But after investments collapsed during the recession, the fund’s asset values fell precipitously. Those losses and other factors forced CalPERS to raise pension contribution rates by billions of dollars over the coming years on school districts, the state and local governments.
According to state figures, the gap between what California’s 130 public pension systems have promised and their assets to cover those promises went from $6.3 billion in 2003 to $198 billion in 2013. Pension-change advocates say the gap will only grow and meeting obligations to retirees is draining money from core services, particularly in cities where employee compensation is a hefty percentage of budgets.
Reed and DeMaio persuaded San Jose and San Diego to pass local ballot measures in 2012 with the message that guaranteed benefits are drowning government finances. After losing at the ballot box, unions took the fight to the courts, where the battle rages on.
The long delay in fully implementing those measures proves the need for the new initiative, its proponents say, to discourage endless court fights and bureaucratic appeals.
The new proposal, DeMaio said, would “give voters a seat at the table” and “cut through the Gordian knot” of laws that entangle efforts to cut public pension costs.
But unions view pensions as compensation, just like salaries. As such they must be bargained, labor leaders say, just like furloughs or other pay cuts. Any perceived attack on benefits, Blanning predicted, will be a call to arms for labor.
“Retirement benefits, including pensions and retiree health, are right up there with salaries when it comes to members’ priorities,” Blanning said.
Conventional legal thinking says that pensions once promised to an employee are unalterable without another benefit, such as a cash payment, to offset the loss.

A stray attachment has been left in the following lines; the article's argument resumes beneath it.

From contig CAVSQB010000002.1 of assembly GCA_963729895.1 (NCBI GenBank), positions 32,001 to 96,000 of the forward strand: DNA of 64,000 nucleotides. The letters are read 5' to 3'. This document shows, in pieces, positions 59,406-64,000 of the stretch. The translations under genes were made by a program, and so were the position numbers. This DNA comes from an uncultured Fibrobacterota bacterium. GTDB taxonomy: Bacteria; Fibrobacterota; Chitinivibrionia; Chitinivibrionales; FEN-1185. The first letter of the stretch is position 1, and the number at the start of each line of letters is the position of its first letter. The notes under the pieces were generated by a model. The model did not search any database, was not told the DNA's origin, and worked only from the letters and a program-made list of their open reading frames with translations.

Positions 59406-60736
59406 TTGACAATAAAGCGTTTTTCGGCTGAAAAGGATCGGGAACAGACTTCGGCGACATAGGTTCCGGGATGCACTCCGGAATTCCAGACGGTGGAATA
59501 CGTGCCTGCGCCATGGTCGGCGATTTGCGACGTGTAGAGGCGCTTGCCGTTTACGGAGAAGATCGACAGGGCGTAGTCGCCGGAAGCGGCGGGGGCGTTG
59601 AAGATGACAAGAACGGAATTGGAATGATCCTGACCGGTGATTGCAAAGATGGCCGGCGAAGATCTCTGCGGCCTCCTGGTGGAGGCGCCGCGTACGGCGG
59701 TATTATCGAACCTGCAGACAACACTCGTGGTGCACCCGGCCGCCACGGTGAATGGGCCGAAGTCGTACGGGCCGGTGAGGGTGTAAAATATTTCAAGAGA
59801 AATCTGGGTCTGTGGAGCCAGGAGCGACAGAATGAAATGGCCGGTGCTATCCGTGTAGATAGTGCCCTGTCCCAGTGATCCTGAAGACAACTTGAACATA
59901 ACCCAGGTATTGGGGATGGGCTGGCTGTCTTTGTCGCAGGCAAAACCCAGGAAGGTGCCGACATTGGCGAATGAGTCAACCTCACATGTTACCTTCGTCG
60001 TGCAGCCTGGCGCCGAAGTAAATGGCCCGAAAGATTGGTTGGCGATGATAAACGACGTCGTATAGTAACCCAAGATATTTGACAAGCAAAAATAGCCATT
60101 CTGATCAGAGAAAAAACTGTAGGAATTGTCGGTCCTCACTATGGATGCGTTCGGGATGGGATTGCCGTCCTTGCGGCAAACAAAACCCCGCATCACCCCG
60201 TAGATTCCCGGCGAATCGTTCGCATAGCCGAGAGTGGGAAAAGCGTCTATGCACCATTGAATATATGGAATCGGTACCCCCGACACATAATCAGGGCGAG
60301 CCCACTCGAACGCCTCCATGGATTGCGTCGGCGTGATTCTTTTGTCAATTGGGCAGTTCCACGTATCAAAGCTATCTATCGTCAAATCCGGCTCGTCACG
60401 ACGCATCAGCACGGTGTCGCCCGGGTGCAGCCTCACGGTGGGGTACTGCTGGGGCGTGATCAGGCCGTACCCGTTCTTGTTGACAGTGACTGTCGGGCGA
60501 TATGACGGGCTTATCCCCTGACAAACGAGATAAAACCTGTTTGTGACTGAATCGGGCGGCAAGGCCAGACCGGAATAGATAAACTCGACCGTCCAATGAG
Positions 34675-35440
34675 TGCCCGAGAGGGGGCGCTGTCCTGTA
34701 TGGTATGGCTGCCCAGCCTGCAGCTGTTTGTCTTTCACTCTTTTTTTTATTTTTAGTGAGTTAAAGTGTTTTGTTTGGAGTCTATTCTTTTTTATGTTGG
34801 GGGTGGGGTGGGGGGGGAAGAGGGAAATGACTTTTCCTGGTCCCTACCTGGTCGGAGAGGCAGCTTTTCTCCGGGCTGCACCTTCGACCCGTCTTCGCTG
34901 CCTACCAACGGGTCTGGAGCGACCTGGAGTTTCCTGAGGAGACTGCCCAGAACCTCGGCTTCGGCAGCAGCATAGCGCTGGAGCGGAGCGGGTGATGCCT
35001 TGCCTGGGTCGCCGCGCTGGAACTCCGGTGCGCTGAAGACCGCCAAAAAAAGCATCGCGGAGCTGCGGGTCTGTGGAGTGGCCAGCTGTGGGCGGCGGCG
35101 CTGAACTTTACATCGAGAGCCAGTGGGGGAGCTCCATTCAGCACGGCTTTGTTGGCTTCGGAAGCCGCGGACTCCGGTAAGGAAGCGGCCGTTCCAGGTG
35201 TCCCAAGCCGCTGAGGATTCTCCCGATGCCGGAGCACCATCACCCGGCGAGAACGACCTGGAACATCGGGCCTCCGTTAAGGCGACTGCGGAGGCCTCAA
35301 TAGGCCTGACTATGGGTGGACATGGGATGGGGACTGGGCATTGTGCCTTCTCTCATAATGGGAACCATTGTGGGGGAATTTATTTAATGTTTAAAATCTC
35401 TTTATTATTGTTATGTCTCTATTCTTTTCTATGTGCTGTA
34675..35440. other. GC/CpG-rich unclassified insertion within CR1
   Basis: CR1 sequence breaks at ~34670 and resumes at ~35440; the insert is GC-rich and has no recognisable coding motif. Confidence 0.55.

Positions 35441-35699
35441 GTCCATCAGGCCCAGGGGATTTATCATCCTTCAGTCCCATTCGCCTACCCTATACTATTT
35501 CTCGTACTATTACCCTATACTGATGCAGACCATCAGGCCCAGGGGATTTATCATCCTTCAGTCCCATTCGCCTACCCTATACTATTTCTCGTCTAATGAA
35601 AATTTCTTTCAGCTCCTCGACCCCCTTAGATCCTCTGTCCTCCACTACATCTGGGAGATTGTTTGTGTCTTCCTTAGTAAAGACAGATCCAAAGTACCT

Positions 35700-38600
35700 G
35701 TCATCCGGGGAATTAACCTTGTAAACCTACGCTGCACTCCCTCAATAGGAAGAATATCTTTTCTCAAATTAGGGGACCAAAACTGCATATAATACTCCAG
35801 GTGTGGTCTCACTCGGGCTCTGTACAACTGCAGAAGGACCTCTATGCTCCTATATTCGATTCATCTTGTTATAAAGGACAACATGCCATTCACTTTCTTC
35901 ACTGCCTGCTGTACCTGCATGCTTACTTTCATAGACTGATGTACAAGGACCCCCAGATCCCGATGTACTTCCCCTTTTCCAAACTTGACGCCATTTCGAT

Defined-contribution systems, such as 401(k) accounts common in the private sector, shift the risk from the employer to the retiree by aligning pension payouts with investment returns. The amount contributed by the government – and by extension, taxpayers – isn’t subject to hit-or-miss investment returns because there’s no guaranteed payment owed retirees. If the market tanks, retirees simply receive less money.
Previous attempts to put a pension measure before California voters over the last decade have focused on defined contributions vs. defined benefits and efforts to cut the benefit for current and future workers.
Reed, for example, tried to parlay his San Jose success into a 2014 statewide measure that would have frozen employees’ accrued defined benefits under certain circumstances and switched them to defined-contribution plans going forward.
The effort stalled when he sued Attorney General Kamala Harris, a labor-friendly Democrat, over language she drew up for voter materials. Reed claimed she misrepresented the measure to bias voters against it. The court sided with Harris.
This time, however, Reed and DeMaio aren’t going after current employees’ retirement guarantees. Instead, the measure would change retirement benefits for employees hired in 2019 and later. Those workers would come under a defined-contribution plan, unless voters approved something else.
And by giving voters opportunity to weigh in on future pension upgrades, Reed and DeMaio are appealing to Californians’ love of direct democracy. Polls over the years have shown time and again that a strong majority of voters support the state’s ballot initiative system.
“It sounds like the proponents want a conversation about transparency and accountability,” said Michael Shires, a Pepperdine University government budgeting expert. “It’s a legitimate approach, with all the pluses and minuses that go with putting things in the hands of voters.”